Review Summary: Glover should have stuck with acting.
Too bad Community
is on hiatus; it means we’ll have to hear more of Donald Glover’s attempts at hip-hop. Although, having more time to spend on his hip-hop could be beneficial, as he could REALLY use the practice. Camp
is his major label debut, and was hyped to extremes when released. NPR ran a stream and compared him to Kanye and Drake, among others. It’s received extensive radio play, and peaked at number eleven on the Billboard chart. On the other hand, Pitchfork reviewed it at 1.6. So, who do you believe? Is Pitchfork just full of haters?
Unfortunately for Childish Gambino, Pitchfork got something right (ish) this time. Camp
, much like Watch The Throne
, is a record plagued by indecisiveness. However, the comparisons stop there. Watch
featured rappers who had a sense of flow, and enough good tracks that it was forgivable. Camp
’s indecisiveness comes in the form of his multiple personae. He is a poor black kid going to white schools; a really nice, innocent guy; the toughest guy around; and only a rapper. That’s right, ONLY a rapper. Forget about the time spent doing stand-up or acting, you’re ONLY a rapper, Glover. Possibly the most prevalent aspect of his indecisiveness is that he switches personae everywhere
. He changes it up far too frequently, and sometimes even mid-song. Whenever one of his personae is beginning to become believable in the slightest, he ruins it by pretending to be someone else.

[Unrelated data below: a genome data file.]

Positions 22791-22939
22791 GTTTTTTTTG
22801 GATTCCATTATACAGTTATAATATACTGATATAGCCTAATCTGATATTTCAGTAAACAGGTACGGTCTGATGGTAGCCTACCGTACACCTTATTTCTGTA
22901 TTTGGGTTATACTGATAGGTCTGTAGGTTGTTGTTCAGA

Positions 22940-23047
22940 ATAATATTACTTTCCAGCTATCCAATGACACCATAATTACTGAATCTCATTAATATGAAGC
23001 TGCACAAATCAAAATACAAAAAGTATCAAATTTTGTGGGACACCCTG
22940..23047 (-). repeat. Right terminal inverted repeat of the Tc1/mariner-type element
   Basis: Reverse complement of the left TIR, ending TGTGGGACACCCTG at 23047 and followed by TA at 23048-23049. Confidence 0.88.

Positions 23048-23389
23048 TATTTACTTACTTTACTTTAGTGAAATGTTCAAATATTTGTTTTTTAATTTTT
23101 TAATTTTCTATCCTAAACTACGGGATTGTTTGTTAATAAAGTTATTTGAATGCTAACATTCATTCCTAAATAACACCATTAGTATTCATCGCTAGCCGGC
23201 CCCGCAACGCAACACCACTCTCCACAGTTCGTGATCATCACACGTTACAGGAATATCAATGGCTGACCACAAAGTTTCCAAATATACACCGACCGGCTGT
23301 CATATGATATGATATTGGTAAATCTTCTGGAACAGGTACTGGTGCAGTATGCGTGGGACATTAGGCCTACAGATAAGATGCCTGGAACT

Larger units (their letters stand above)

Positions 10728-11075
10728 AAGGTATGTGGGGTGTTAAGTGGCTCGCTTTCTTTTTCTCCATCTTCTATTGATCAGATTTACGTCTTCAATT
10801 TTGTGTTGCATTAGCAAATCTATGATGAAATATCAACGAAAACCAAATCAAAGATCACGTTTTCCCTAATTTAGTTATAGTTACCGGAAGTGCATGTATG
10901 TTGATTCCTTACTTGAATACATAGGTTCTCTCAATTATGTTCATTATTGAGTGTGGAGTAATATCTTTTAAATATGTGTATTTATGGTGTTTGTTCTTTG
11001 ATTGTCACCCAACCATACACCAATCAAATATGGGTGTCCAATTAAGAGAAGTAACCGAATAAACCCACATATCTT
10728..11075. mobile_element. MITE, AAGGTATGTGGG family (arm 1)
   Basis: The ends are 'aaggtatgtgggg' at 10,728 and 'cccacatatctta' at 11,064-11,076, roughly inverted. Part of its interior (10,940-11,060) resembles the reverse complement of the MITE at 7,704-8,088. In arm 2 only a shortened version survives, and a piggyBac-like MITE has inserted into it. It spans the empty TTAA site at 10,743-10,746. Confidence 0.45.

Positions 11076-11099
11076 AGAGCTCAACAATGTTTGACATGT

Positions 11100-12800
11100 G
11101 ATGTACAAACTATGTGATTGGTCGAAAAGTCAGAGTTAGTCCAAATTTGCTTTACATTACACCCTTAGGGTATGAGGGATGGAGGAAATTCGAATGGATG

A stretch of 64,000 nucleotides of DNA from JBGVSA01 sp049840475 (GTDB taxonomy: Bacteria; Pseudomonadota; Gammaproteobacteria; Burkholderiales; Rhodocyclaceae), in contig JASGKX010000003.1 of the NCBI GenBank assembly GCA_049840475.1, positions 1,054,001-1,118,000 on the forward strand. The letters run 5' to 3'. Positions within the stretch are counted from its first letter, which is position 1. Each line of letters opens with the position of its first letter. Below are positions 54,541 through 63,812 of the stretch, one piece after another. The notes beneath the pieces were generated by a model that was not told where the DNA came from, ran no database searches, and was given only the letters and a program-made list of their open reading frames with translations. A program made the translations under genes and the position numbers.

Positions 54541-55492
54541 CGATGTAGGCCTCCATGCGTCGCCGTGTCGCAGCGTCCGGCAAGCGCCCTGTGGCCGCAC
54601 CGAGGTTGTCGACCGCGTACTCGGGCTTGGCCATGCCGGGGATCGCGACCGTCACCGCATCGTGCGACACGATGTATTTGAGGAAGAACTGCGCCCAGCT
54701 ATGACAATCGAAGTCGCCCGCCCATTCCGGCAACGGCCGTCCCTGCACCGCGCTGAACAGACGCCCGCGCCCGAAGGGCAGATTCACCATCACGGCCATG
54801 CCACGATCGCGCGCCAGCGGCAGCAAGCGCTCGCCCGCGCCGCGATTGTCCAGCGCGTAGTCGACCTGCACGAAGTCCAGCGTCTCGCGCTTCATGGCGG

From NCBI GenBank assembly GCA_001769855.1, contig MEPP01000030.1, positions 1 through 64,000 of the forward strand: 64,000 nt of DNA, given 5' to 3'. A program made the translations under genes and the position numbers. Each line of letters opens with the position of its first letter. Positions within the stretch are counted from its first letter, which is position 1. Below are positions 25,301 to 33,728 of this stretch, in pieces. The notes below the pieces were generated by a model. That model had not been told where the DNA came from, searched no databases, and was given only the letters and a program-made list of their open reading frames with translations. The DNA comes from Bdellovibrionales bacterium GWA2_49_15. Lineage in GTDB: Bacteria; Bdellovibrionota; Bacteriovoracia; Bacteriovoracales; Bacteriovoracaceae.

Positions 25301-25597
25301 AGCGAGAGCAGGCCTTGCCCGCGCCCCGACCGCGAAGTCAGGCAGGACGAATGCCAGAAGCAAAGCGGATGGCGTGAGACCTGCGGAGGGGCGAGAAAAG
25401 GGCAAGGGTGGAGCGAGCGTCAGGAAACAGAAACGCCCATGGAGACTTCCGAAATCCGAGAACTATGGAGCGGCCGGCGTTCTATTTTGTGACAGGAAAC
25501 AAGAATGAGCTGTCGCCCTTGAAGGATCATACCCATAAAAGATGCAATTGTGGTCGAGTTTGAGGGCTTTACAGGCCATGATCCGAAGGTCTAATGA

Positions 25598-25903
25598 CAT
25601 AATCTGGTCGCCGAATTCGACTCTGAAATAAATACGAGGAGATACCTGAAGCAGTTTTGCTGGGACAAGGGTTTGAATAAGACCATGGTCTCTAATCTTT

Gambino does manage to sound somewhat different when he acts different, although this is inconsistent as well. His voice is very bright when he’s happy, and for much of his angry work, he still has this bright tone. However, the most infuriating thing about this is that he occasionally shows that he can sound legitimately angry (see parts of Backpackers). If he was incapable of losing the bright tone, this would be forgivable; however, it just comes off as lazy acting. His rapped hooks are also lazy. While having gospel hooks in every track would be overkill, they’d be more original than “It’s a bonfire, turn the lights out/ I’m burnin’ everything you mutha***as talk about.”
Gambino’s lyricism is the weakest part of the record, and keeping nicely with the theme of Camp
, inconsistent. It seems like his only ambition is to pack as many “nerdy” pop culture references into every song as possible. Glover’s background as a comedian is quite dominant, and it really shows; his so-called “serious songs” like All The Shine are diluted by the asinine punchlines thrown in. The reference density would be forgivable, nay, even something to look forward to were his references actually well-executed. However, when he spits ““You're my favorite rapper now” Yeah, dude, I better be/ Or you can ***in’ kiss my ass, Human Centipede” it’s evident that his inane goal of stuffing every song to the brim only detracts from the quality. Most of his references are poorly tacked onto the end of a line in this fashion; “Made the beat then murdered it, Casey Anthony” and “Realest mother***er in the game like Tron, nigga” are two prime offenders. Besides his poor references, fatuous puns like “She's an overachiever/ All she do is suck seed” show that Glover’s comedy is better off as far away from Gambino’s rap as possible.
However, not everything about Camp
is bad. As mentioned before, the gospel hooks are fantastic. Much of the album is self-produced, and Gambino not only pulls it off, but exceeds all expectations (discrepancies like Heartbeat and You See Me aside). He collaborated with Community
composer Ludwig Goransson, and the two make excellent work of it. Gambino could easily make beats for other rappers and it’d sound great.
The catchy Gospel hooks and the above average production can’t begin to make up for Camp
’s multitudinous flaws, however. Since he shows no signs of quitting rap, hopefully the shift of focus from Community
results in better work from him in the future.